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Blue Light and Your Vision: How blue light affects your eyes, sleep, and health

The impact of blue wavelength light on eyes and vision has received a lot of press in recent years. This has led to a wave of commercially available lenses and lens coatings that claim to protect your eye health by eliminating or reducing blue wavelength radiation from reaching the eyes. The information out there can be confusing and sometimes conflicting. Here are the facts about blue light and your vision.

Blue light is short wavelength, high energy radiation.

Blue light represents the short wavelength end of the visible light spectrum. If you think about the rainbow, it starts with red (long wavelength, low energy), and ends with blue and violet (short wavelength, high energy). White light and sunlight are comprised of all wavelengths of the spectrum, including blue. High-energy blue-coloured light includes wavelengths from 380-500nm, covering all shades and hues of visible blue colour. Ultraviolet radiation is a range of wavelengths shorter than 380nm and is invisible to the human eye.1 Other sources of blue light include fluorescent lighting, LED lights and flat screen TV screens, and devices such as computers, smartphones, and tablets.1,2

Blue light can be related to digital eyestrain.

Although eyestrain and visual discomfort from staring at a screen can be due to a number of reasons, the blue light emitted from your device could be contributing.1-3 Symptoms of digital eyestrain include fatigue, sore, dry eyes, and intermittent blurring of your vision.2 In addition to blue radiation from your screen, other factors that contribute to digital eyestrain include dryness from reduced blinking, poor posture, and not giving your eyes enough breaks. Several spectacle lens manufacturers are offering blue-blocking lens coatings; while some people do find these helpful in alleviating eyestrain, there is limited evidence that they work.

Blue light can interfere with your sleep patterns.

Blue wavelength light does play an important role in regulating the body’s circadian rhythms, which is our natural waking and sleeping cycles. It stands to reason that the sun is the main source of blue light,1 alerting our bodies that it’s daytime and helping us to wake up.2,3 However, excessive amounts of blue light, such as from screens, when you should be winding down for the night can overstimulate your body and make it more difficult to get to sleep.2,3 The general advice is to avoid spending time on your smartphone or computers an hour or two before you hope to turn in for the night. Many digital devices also have settings to reduce the amount of blue emitted on your device; this makes your screens look yellower.

Blue light may contribute to age-related macular degeneration.

Age-related macular degeneration (AMD) is a disease of the retina at the back of the eye, involving progressive damage to the macula and loss of your central vision. We do know that UV radiation can contribute to cancers of the eyes and surrounding skin, as well as cataracts. Furthermore, research has shown that high-energy blue light has the potential to damage the retina and induce the onset of AMD. However, in practice, the use of special blue-blocking lens implants or spectacle lens coatings to prevent AMD is still controversial as the evidence for their efficacy is conflicting.4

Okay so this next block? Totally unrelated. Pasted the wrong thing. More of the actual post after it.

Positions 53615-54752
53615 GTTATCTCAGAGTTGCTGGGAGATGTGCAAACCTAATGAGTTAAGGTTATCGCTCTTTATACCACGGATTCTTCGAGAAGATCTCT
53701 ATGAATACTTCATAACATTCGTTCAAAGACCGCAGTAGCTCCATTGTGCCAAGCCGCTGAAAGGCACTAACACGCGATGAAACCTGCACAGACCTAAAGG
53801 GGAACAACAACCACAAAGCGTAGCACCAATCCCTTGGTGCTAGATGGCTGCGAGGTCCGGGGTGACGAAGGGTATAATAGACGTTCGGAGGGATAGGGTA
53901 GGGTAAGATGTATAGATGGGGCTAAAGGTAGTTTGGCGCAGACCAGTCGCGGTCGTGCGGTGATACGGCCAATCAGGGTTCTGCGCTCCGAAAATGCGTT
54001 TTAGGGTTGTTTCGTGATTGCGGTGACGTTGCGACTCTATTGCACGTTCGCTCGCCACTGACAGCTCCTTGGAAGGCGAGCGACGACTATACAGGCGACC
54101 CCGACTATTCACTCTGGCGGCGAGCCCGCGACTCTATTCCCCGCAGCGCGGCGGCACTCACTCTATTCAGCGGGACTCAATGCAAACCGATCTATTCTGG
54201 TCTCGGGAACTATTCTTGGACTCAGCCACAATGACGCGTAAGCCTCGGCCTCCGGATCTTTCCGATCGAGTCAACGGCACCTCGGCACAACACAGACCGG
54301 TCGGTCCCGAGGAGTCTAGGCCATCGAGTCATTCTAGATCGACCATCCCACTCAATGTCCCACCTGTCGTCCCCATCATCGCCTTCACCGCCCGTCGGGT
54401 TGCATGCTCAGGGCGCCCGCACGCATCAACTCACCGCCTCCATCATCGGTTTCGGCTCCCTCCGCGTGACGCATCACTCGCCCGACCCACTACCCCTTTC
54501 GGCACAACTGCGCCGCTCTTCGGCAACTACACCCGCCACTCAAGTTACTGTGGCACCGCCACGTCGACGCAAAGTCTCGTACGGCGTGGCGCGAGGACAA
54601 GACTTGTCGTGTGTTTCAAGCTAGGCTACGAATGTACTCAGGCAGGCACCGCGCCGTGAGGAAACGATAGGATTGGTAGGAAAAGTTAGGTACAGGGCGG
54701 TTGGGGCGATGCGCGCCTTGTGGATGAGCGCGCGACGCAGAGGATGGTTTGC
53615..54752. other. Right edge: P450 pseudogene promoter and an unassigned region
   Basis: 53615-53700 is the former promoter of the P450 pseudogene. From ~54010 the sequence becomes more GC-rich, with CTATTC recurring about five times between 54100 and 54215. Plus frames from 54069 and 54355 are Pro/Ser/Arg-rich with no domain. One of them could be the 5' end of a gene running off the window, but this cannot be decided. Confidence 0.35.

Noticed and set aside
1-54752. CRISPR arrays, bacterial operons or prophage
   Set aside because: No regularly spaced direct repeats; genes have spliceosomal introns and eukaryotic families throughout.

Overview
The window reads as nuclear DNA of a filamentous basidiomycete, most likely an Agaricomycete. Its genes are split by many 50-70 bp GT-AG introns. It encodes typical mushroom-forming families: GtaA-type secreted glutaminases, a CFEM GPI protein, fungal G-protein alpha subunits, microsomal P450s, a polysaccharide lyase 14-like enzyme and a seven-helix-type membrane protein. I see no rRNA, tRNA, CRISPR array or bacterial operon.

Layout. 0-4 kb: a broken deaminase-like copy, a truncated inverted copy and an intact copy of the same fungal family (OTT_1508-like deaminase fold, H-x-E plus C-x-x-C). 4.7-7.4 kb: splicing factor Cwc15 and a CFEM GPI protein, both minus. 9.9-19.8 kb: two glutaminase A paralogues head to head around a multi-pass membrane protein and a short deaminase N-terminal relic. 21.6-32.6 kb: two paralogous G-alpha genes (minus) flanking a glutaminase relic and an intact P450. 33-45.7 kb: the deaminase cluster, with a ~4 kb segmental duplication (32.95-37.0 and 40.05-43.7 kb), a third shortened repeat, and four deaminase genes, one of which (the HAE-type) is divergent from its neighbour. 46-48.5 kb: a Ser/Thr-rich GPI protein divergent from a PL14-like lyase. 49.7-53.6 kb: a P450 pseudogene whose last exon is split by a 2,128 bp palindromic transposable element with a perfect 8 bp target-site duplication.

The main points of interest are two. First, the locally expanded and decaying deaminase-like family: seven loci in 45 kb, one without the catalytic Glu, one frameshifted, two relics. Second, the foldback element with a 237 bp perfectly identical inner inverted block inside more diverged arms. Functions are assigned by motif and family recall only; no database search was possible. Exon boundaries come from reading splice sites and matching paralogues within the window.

Blue light actually has several benefits for your body, so it’s important not to get carried away with trying to eliminate it from your surroundings. In addition to moderating circadian rhythms, blue light also plays a role in uplifting mood, boosting memory, cognitive function, and alertness.2 If you have concerns about the impact of blue light on your eyes and vision, call Junic Eye Care Plus – your Canberra Optometrist today on 02 6152 8585 to book your appointment.

References

  1. All About Vision. Blue Light: What You Should Know. https://www.allaboutvision.com/. 2020. Available at: https://www.allaboutvision.com/en-au/digital-eye-strain/blue-light/. (Accessed February 2023).
  2. Prevent Blindness. Blue Light and Your Eyes. https://preventblindness.org/. 2022. Available at: https://preventblindness.org/blue-light-and-your-eyes/. (Accessed February 2023).
  3. American Academy of Ophthalmology. Should You Be Worried About Blue Light? https://www.aao.org/. 2021. Available at: https://www.aao.org/eye-health/tips-prevention/should-you-be-worried-about-blue-light. (Accessed February 2023).
  4. Di Carlo E, Augustin AJ. Prevention of the Onset of Age-Related Macular Degeneration. Journal of Clinical Medicine. 2021; 10(15):3297.

Author: Juliet Menakaya, O.D MPH

CANBERRA OPTOMETRIST Juliet obtained her Doctor of Optometry degree from the University of Benin, Nigeria in 2006. She completed an internship programme before migrating to Australia, where she completed a master’s degree in public health at the University of Sydney in 2014. Following this, Juliet obtained a Master of Orthoptics from the University of Technology Sydney (UTS) in 2017. Juliet has completed her competency in optometry examination with OCANZ (Optometry Council of Australia and New Zealand), and obtained her ophthalmic prescribing rights from ACO (Australian College Of Optometry Victoria). Juliet has worked in various positions, including retail Optometry, the Ophthalmology Department at Canberra Hospital, and more recently, at the John Curtin School of Medical Research (ANU). As a dedicated Canberra optometrist, Juliet is passionate about helping people with low vision, and binocular vision anomalies hence her interests in Low Vision Rehabilitation, Eccentric Viewing Training and Paediatric optometry.